Exclusive UBM Tech Research Report
By Wayne Rash
Distributed denial-of-service (DDoS) attacks continue to grow in size, complexity and danger. Witness the recent wave of attacks on major U.S. banks, which knocked websites offline, angered customers and took a grave toll on brand reputations. The lessons of those attacks echo the findings of this report: Previously successful DDoS mitigation solutions no longer work.
UBM Tech conducted research with IT professionals who have suffered DDoS attacks. The drastic changes in attack methodology and motivation in the past few years should be driving them toward purpose-built solutions, that is, comprehensive defenses that can counter even the most sophisticated attacks. Yet many organizations remain committed to the same techniques that failed them, leaving them at continued risk. In an age when attack- ers have access to cheap, powerful and easily available weapons — when virtually anyone can launch a strike — the failure to fully prepare can have disastrous effects.
Distributed denial-of-service (DDoS) attacks have changed, and that’s an understatement. Back in the day, they were launched by people with specialized knowledge for profit or just plain fun. Today, they’re a favorite tool not only of criminal enterprises and political operatives, but also disgruntled customers, ex-employees and social protesters. DDoS attacks have become highly organized and more complex, which makes them harder and more dangerous to fight than ever. Unfortunately, according to recent UBM Tech research, many companies remain at risk because they rely on inadequate defenses.
Why Old Defenses Don’t Work
DDoS attacks have evolved dramatically in three key areas: attack methodology, size (attacks of 20 Gbps are not uncommon) and motivation. For example, attacks often consist of botnets, thousands of infected computers or servers which the bad guys remotely control. This makes it harder for law enforcement to identify the culprit. Also, many attacks now use a combination of vectors, for instance, mixing network floods with application-layer strikes. And while people still attack for money or pure recreation, politics and social protest are playing a bigger role. The wave of attacks on U.S. banks in the fall of 2012 are thought to be the work of an Islamist protest group or an unfriendly government using that group as a shield.
When attacks were less sophisticated, organizations could simply install an appliance to eliminate or lessen the impact. This approach to DDoS mitigation is no longer adequate. Today, high-volume attacks can far exceed the capacity of the victim’s network connection. Even if they’re not directly targeted, all resources behind that connection become unreachable. Responding by buying more and more bandwidth simply costs too much.
Other strategies that once worked, such as relying on an ISP or a content distribution network (CDN) to soak up the attack, are similarly insufficient. If a company is attacked, its ISP may take it offline to protect its other customers. CDNs may be able to handle some attacks, but will bill exorbitantly for the traffic. Moreover, a CDN may not adequately protect the origin server.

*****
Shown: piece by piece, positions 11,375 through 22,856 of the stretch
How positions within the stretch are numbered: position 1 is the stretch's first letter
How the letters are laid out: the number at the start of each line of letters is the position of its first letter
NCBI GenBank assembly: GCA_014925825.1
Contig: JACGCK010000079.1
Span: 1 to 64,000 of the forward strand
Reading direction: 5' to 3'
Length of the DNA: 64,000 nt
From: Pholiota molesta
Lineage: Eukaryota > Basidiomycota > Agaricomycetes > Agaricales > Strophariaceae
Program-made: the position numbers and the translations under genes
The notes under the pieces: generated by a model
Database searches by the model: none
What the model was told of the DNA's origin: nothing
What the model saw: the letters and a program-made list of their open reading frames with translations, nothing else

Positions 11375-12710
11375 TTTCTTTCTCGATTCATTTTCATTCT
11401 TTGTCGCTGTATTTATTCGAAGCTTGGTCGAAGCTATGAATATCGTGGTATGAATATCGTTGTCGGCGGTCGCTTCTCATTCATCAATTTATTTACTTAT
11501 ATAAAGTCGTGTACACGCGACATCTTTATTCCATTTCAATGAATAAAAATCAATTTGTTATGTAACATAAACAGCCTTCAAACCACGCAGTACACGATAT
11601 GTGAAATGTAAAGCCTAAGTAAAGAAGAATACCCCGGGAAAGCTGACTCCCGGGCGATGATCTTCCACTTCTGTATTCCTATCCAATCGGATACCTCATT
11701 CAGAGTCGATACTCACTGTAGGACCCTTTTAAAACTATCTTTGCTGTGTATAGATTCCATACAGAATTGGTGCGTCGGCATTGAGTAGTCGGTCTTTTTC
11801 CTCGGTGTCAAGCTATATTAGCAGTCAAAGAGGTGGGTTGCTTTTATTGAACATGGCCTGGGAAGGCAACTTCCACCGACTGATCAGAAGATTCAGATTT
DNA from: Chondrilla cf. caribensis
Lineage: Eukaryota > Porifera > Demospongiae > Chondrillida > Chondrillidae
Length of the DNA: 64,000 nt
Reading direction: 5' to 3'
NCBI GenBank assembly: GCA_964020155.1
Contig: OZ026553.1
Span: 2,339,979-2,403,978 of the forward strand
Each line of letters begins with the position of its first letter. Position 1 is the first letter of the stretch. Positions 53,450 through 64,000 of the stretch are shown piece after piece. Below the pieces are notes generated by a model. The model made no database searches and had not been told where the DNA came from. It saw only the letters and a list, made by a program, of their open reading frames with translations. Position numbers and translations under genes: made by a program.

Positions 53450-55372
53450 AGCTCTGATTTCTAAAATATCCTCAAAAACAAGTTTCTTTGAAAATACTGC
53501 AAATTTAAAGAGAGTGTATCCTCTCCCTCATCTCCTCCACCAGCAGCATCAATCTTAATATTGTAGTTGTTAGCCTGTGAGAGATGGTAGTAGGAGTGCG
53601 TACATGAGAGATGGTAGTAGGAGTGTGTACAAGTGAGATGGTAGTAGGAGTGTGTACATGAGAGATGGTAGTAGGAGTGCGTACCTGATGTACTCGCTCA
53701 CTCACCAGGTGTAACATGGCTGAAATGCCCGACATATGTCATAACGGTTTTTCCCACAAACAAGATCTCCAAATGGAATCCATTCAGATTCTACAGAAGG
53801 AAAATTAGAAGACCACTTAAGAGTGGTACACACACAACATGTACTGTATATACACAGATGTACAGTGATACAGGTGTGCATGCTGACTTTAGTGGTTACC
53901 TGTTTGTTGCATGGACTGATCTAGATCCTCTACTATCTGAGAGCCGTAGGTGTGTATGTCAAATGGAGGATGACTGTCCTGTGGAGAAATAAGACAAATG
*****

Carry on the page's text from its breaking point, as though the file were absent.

That’s why organizations must now look to purpose built DDoS protection solutions. Yet UBM Tech’s research, sponsored by Neustar, reveals that too many companies still cling to old defense methods, despite having been let down by them during a real attack. Of the 396 IT manag- ers and staff surveyed by UBM Tech, 124 had suffered a DDoS attack and were asked to describe the attacks, the methods used to overcome them and the outcome.
The organizations that depended on old approaches, such as firewalls and stand-alone mitigation appliances, found that their solutions were overwhelmed. In many cases, their entire Internet presence went down because the attack consumed all of their network bandwidth.
DDoS Attack Results
Of the 124 respondents that had been attacked, more than two-thirds were hit with bandwidth floods. Interestingly, 41 percent experienced a request flood, a newer attack type that overwhelms servers. Twenty-seven percent experienced an application-level attack tailor made for their websites or applications. Regardless of type, 78 percent of the attacks ended within 24 hours. Most of those attacks (54%) targeted the organization’s primary website (see Figure 1).
he impact of these DDoS attacks included loss of revenue, customer service problems and damage to the organization’s online reputation. Those companies that were affected lost tens to hundreds of thousands of dollars (see Figure 2).
Less than half (43%) of companies attacked reported having had a DDoS mitigation solution. Fifty-two percent depended on firewalls (Figure 3). Fifteen percent relied on their content distribution network, and another 15 percent relied on their hosting company. Only a few used a cloud-based DDoS protection service or a DDoS mitigation appliance — in other words, pur- pose-built solutions designed to handle modern attacks.
Why Firewalls and Routers Fail Against DDoS
Firewalls, even those designed to block DDoS attacks, don’t work against current threats, nor do routers that are config- ured as default-deny devices, as Figure 4 shows. High packet- per-second attacks can quickly overwhelm these devices, and when the bandwidth of the Internet connection becomes the bottleneck, these devices are unreachable, and thus useless.
DDoS mitigation and intrusion detection and prevention (IDP) appliances suffer a similar fate to firewalls (see Figure 5). Although DDoS mitigation appliances may be capable of withstanding an attack, they can’t do anything if they’re unreachable. The same is true with IDP appliances. Those devices also have to be configured properly, and the staffers using them have to be trained to handle the attack. As can be seen in Figure 5, in many cases in-house staff lacked theneeded expertise.